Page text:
Vaaleisiin asuihin pukeutuneet naiset työskentelevä koneistolla ja liukuhihnalla, jossa purkitetaan herneitä säilyketölkkeihin. Poika kaataa herneitä laitteeseen. Mustavalkokuva. Women running the machinery and conveyor belt to can peas. A boy is pouring peas in the machine. Black and white picture.

Preservation of peas, 1963

Picture: Voutilainen Erkki, Press Photo Archive Joka, Finnish Heritage Agency

My story of surprising food is about pea soup. I, like Tanja, ended up in Finland through marriage. My husband is Finnish-Swedish and he is from Ostrobothnia. We got married at a mature age, and I took care of the home. When you get married at that age, or at any age, you naturally want to delight and pamper your loved one. One time my husband asked for pea soup. I t is a traditional dish for the Finns. It is made on Thursdays. We bought meat and I started making soup like we do: carrots, onions, peas, potatoes. The soup was boiling when my husband asked, “Why didn’t you put macaroni in the soup?”. I asked, “What do you mean, macaroni?! In Russia we do not put macaroni the in pea soup. You must be mistaken! ” He says, “Let’s call the mother-in-law!”. He explains that her mother always adds macaroni. I was very surprised. We called my mother-in-law, and she confirmed that macaroni is added in the soup, but carrots are not. So where my husband is from, macaroni is added to the soup. Confusing. For us, it seems impossible. Of course, I just cooked him that kind of pea soup, with macaroni. Myself, I didn’t eat the macaroni.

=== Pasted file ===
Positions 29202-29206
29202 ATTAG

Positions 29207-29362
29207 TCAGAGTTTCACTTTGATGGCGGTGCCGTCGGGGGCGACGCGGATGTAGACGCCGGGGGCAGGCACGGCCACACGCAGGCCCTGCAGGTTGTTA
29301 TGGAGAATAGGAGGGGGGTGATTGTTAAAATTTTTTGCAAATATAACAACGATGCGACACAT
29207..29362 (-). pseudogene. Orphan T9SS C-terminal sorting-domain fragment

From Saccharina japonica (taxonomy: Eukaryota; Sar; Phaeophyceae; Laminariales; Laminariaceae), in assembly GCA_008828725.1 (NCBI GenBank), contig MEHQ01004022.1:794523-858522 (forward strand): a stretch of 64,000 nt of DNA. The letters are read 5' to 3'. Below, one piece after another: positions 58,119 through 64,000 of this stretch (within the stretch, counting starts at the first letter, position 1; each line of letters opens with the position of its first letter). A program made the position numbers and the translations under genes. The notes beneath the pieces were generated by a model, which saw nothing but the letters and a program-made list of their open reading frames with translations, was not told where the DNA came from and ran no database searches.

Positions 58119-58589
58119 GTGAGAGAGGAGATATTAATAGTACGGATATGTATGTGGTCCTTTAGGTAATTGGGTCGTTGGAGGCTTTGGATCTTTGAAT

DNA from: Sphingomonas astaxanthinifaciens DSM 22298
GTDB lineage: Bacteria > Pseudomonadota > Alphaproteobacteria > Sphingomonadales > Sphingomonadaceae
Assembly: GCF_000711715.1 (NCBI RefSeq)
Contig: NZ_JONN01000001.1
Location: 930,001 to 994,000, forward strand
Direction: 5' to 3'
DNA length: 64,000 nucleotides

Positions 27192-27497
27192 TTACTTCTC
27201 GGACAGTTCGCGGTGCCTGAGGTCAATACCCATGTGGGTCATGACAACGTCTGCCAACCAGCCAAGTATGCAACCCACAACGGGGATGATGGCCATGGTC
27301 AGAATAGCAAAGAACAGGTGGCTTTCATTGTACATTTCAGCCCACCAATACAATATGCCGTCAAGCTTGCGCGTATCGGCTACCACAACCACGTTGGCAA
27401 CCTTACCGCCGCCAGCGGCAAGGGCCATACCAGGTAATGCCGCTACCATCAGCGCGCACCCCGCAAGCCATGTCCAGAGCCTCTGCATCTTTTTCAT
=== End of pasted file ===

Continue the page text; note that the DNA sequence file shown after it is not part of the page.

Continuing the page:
Svetlana